WHO Global action plan on dementia

The global plan aims to improve the lives of people with dementia, their families and the people who care for them, while decreasing the impact of dementia on communities and countries.

The Global action plan on the public health response to dementia 2017-2025 was adopted by World Health Organization (WHO) Member States at the 70th World Health Assembly in May 2017.

The plan followed 10 years of advocacy for a global response to dementia by Alzheimer’s Disease International and others worldwide.

The global plan aims to improve the lives of people with dementia, their families and the people who care for them, while decreasing the impact of dementia on communities and countries. It provides a comprehensive blueprint for action and sets targets across seven areas:

  • Dementia as a public health priority
  • Dementia awareness and friendliness
  • Dementia risk reduction
  • Dementia diagnosis, treatment, care and support
  • Support for dementia carers
  • Information systems for dementia
  • Dementia research and innovation

ADI supports all seven areas of the plan and calls on governments worldwide, along with their partners, to act to ensure effective implementation.

Towards a dementia plan: A WHO guide

In June 2018, WHO published a new report that contains technical guidance and recommendations for Member States to develop national plans on dementia. The first target of the Global plan urges 146 countries (75% of Member States) to develop a plan by 2025.

From Plan to Impact reports – progress towards the Global action plan on dementia 

Each year ADI generates a From plan to impact report looking at progress towards the Global action plan on dementia, showcasing good practice, identifying barriers and enablers and focusing attention on the commitment all 194 WHO Members States made in adopting the Plan.

Global plan materials

WHO marked World Alzheimer’s Day 2017 with the publication of new materials on the Global plan, produced in partnership with ADI.

The materials include an infographic on the global impact of dementia, and information sheets on the importance of the 2017 global plan for civil society, policy makers, health and social care professionals and people living with dementia.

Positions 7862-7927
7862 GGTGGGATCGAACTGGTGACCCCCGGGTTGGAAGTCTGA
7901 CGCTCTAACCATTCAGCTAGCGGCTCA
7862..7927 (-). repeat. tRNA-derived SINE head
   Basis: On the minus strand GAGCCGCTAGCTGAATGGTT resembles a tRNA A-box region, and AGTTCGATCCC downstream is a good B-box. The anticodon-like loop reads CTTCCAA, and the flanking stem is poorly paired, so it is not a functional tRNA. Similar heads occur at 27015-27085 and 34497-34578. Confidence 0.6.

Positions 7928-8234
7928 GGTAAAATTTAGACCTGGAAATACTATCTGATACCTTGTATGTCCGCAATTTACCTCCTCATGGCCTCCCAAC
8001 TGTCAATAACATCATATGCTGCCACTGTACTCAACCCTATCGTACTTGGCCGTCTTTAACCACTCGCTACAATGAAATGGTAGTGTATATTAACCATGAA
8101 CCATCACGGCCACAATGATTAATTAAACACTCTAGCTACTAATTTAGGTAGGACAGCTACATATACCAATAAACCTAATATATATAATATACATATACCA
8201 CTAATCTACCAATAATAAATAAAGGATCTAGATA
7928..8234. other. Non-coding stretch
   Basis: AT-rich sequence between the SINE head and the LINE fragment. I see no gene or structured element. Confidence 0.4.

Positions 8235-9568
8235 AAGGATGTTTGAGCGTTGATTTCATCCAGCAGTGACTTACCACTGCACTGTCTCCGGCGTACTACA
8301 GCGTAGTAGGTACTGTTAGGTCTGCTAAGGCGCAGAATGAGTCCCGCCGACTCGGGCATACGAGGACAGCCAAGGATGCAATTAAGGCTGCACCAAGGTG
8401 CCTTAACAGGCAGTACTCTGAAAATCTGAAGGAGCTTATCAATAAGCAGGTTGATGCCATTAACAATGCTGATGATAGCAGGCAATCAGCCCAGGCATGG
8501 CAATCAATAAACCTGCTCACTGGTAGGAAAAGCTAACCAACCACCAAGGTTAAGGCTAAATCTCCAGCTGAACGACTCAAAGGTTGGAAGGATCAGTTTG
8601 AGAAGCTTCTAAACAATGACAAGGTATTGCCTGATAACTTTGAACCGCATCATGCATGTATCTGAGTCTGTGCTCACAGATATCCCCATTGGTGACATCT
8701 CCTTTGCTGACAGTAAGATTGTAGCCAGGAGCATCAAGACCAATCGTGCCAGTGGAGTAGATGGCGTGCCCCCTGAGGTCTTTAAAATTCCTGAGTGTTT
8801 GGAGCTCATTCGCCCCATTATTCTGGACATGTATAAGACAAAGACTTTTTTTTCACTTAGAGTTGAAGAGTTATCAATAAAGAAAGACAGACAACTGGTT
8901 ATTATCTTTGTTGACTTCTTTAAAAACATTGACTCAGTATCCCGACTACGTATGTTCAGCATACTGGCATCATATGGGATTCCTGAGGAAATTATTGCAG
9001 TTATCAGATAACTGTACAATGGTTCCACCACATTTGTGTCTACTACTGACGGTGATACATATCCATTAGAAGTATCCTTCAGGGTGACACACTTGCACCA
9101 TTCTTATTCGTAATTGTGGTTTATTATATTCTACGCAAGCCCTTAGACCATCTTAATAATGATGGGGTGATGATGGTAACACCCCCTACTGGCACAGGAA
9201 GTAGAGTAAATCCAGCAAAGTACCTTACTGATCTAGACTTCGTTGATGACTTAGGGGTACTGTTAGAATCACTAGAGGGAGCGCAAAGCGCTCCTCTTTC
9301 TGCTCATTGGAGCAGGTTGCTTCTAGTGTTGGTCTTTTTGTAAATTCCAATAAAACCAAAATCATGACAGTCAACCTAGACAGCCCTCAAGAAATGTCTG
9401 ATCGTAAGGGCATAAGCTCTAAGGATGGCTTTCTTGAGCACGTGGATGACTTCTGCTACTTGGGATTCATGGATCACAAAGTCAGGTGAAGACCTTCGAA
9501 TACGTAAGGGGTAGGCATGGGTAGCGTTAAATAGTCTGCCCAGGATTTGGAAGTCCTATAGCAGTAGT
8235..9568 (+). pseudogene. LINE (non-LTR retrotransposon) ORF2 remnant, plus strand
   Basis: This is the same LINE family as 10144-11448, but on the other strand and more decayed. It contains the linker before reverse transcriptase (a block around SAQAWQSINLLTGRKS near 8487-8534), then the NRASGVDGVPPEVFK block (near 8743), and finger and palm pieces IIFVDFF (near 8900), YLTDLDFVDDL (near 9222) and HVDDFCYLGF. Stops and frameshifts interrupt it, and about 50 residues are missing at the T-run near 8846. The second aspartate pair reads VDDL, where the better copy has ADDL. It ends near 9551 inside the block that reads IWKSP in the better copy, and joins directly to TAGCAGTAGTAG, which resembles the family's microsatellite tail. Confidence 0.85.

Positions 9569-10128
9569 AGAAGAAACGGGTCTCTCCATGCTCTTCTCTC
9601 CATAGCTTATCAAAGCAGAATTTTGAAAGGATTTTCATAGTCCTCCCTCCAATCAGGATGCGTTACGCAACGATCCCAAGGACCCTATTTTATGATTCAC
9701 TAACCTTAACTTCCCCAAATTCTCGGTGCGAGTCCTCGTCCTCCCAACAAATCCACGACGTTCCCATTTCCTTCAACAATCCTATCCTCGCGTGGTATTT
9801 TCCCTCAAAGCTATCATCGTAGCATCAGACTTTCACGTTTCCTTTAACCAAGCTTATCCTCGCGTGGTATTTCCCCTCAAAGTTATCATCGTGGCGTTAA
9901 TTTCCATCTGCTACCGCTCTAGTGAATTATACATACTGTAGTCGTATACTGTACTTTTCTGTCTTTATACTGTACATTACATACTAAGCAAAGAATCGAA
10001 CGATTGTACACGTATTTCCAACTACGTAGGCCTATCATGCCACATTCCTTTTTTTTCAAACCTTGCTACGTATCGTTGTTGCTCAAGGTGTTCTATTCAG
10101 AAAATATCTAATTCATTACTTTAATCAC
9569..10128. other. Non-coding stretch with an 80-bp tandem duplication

ADI played an active role in the development of the materials, that relate the global targets of the plan into an accessible format.

Action in Europe

In 2006, the members of Alzheimer Europe signed a common declaration calling for action by the European Union, the World Health Organization (WHO) and national governments to recognise Alzheimer’s disease as a major public health challenge and to develop European, International and national action programmes.

In 2008, during the French presidency of the EU, a major step forward to achieve European collaboration on Alzheimer’s disease was made at the conference “The fight against Alzheimer’s disease and related disorders”. Organised by the French Presidency of the European Union and hosted by Health Minister, Roselyne Bachelot, the conference drew unprecedented attention to the plight of the 6.1 million people with dementia in Europe, as well as their carers, by having the support of not only national ministers the President himself.

This led to the European Council declaration in late 2008 and a European Parliament declaration affirming priorities in the fight against Alzheimer’s disease and related dementias.

Ultimately this has resulted in joint programming and a European Alzheimer’s Initiative.

These initiatives have been endorsed and amplified by adoption of a European parliament resolution in January 2011 which calls for EU Member States to develop specific national plans and strategies for Alzheimer’s disease and other dementias.

Alzheimer Europe have information about plans in Europe on their website.


WHO has developed a tool called iSupport, recognising that caregivers of people with dementia need training and support. Support for caregivers is also a key target in the WHO Global action plan for dementia. At present, iSupport is an mainly online training programme to help caregivers provide good care and take care of themselves, although there are plans to introduce some language specific print versions.

Caregivers can tailor the programme to their personal needs and select as many lessons as they want. All lessons consist of several exercises and carers receive immediate feedback as they work through them. At the end of each lesson there is a relaxation exercise.

More information about iSupport is available from WHO.

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Find more information about Global action plan here.

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